While the company didn’t disclose the specific use cases of the Lepton in a military setting, Frank noted that Flir also offers a commercially available radiometric IR camera — the Vue Pro R series. Knowing the absolute temperature of, say, an insulator in a power grid can be a strong indicator of the likelihood of a pending failure, Frank said.
For thermal cameras like the Lepton, there have been notable gains in heat dissipation. Ultra-light cryocoolers help reduce the sensor temperature to cryogenic temperatures, which boosts target detection and surveillance capabilities.
“The increasing concern over developing cost-effective cooling technologies is widening the opportunities for the cooled thermal imaging camera providers,” said Moutushi Saha, lead analyst at Technavio, a market research firm that recently published the report “Global UAV Payload and Subsystems Market 2017-2021.”
Size, weight and power
With the proliferation of mini drones comes a greater emphasis on sensor components that are smaller and more rugged — and often times available off the shelf.
In pint-sized UAVs, “the size, weight, power and cost (SWaP-c) parameters can be very critical and require the embedded systems to meet strict design and weight constraints,” Saha said.
Those factors are often part of the conversation, confirmed Eric Desfonds, product line manager of sensors for the defense and aerospace division of Excelitas Technologies, which supplies photodiodes and lasers used in optical systems aboard defense UAVs, notably in laser rangefinders and laser spot trackers.
“In line with the desire to continue to optimize SWaP-c, we make small but high-performance components that are the building blocks for more complex systems,” said Desfonds. “There is a desire in the market to use smaller packaging, even SMD [surface-mount device], not necessarily for UAVs, but in general for military systems. The commoditization of avalanche photodiodes and pulsed laser diodes certainly explains this.”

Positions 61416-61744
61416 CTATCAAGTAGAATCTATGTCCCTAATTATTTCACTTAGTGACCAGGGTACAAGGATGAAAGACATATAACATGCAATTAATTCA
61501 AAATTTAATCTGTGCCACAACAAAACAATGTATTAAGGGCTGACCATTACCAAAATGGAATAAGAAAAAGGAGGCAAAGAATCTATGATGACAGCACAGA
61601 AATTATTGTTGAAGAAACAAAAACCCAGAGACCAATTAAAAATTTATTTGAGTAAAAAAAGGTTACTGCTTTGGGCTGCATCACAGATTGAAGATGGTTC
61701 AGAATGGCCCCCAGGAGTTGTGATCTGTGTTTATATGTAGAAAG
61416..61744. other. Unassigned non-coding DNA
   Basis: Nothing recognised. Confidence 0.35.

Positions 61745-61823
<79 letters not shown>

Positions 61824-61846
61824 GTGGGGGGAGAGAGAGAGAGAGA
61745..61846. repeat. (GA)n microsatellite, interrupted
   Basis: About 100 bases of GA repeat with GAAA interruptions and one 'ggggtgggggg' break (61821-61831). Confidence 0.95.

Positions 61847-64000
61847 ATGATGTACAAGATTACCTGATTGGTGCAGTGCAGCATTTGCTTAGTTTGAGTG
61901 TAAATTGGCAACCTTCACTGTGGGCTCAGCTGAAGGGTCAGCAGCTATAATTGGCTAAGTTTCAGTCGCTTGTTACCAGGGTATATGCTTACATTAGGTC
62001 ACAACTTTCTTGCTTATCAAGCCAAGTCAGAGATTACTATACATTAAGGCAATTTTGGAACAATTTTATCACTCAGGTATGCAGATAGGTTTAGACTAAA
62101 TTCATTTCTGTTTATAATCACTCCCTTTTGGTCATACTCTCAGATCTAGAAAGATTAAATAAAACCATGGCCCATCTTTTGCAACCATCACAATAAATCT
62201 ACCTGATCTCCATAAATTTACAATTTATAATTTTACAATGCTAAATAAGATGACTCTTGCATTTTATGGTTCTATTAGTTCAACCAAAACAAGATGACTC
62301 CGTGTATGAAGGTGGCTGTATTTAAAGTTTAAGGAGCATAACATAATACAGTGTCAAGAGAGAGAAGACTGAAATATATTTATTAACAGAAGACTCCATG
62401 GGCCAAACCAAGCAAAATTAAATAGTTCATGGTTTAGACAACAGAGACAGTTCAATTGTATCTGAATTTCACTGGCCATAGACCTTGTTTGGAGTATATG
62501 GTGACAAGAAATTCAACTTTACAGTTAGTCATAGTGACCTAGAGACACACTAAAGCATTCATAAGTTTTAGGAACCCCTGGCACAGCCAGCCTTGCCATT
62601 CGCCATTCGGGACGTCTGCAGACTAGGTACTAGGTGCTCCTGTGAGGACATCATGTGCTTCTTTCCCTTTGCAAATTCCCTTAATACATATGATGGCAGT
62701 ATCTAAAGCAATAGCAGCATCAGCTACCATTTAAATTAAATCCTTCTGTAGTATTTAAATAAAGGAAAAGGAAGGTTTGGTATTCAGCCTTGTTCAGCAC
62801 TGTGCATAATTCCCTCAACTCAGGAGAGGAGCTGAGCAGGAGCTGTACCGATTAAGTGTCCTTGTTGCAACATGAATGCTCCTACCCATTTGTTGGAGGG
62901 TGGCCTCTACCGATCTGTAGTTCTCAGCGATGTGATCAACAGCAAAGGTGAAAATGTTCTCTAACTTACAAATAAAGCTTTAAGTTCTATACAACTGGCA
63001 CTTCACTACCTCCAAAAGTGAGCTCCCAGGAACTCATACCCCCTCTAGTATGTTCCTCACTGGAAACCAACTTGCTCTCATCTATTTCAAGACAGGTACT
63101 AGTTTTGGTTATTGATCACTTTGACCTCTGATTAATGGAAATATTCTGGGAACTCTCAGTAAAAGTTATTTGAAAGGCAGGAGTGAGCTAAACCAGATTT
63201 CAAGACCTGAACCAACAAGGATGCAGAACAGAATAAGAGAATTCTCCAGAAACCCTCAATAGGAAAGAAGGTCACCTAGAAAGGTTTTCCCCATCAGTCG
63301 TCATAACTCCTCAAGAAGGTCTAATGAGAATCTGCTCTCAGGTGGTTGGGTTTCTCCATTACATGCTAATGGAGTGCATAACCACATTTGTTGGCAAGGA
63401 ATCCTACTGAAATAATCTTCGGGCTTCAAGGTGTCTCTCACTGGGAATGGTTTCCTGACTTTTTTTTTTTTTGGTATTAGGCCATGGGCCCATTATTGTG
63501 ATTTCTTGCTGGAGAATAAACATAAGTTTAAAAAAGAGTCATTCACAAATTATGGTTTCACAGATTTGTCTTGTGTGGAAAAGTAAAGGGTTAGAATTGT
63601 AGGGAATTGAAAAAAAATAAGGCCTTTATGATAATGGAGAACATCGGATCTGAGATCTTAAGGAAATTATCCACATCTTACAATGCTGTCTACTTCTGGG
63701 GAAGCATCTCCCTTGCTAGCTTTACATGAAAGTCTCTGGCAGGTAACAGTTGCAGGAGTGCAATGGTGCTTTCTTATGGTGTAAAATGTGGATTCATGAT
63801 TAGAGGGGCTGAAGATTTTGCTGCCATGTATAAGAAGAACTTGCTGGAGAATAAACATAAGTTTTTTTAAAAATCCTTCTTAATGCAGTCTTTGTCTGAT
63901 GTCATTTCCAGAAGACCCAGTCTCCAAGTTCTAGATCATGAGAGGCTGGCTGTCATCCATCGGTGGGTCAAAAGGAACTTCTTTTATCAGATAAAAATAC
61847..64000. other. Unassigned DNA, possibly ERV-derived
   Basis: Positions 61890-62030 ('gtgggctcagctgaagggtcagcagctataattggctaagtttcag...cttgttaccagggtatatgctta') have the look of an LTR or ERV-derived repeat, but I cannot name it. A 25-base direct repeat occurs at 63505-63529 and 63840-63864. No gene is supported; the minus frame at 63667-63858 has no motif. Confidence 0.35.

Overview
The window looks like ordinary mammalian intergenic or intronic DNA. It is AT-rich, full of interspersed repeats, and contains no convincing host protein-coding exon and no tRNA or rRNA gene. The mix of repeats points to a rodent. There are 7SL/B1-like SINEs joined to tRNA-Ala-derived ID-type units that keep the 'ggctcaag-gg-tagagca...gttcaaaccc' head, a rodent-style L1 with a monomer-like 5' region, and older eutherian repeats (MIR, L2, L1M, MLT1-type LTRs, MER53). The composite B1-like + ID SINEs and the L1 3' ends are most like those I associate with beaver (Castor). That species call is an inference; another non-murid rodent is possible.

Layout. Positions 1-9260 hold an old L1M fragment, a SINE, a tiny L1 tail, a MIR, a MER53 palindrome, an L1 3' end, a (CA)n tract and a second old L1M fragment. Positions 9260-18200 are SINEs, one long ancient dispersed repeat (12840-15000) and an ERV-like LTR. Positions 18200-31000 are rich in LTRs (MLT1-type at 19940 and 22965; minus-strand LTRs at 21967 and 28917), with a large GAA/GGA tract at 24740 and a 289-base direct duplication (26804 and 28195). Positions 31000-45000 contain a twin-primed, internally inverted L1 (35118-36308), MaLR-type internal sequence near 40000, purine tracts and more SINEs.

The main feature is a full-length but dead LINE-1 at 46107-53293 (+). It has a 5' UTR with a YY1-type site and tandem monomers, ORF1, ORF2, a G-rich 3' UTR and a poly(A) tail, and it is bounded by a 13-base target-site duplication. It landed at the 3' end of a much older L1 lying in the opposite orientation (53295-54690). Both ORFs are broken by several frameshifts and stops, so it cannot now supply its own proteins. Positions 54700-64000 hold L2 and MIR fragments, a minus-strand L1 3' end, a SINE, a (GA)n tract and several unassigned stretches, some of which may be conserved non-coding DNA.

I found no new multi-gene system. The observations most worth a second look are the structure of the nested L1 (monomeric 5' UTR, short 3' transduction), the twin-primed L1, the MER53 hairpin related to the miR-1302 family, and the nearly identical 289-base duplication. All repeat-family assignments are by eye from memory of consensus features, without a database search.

The level of customization for components required in UAV payloads can vary considerably, but the assessment usually begins with what’s already available on the market.
“Commercial off-the-shelf (COTS) products are often considered by designers. We sample first our COTS offerings and provide customizations and/or qualification to meet the customer’s unique needs,” Desfonds said. “Component design can be optimized to meet specific standards for the UAV design.”
After that, components may be optimized for the respective UAV design.
“The rapid designing and innovations in COTS-based technologies have enhanced the computing capability and enabled compact designing,” Technavio’s Saha said. The “reduction of complete system development costs and reduced long-term maintenance costs have also driven the employment of COTS components.”
A UAV equipped with an inbuilt camera and sensor processing unit, for example, has elements for imaging processing, image stabilization, video compression, analysis and tracking.
“All of these functions can be achieved just by employing an advanced COTS module, which is as compact as an SD memory card and can be used in the smallest sensor platforms,” Saha said.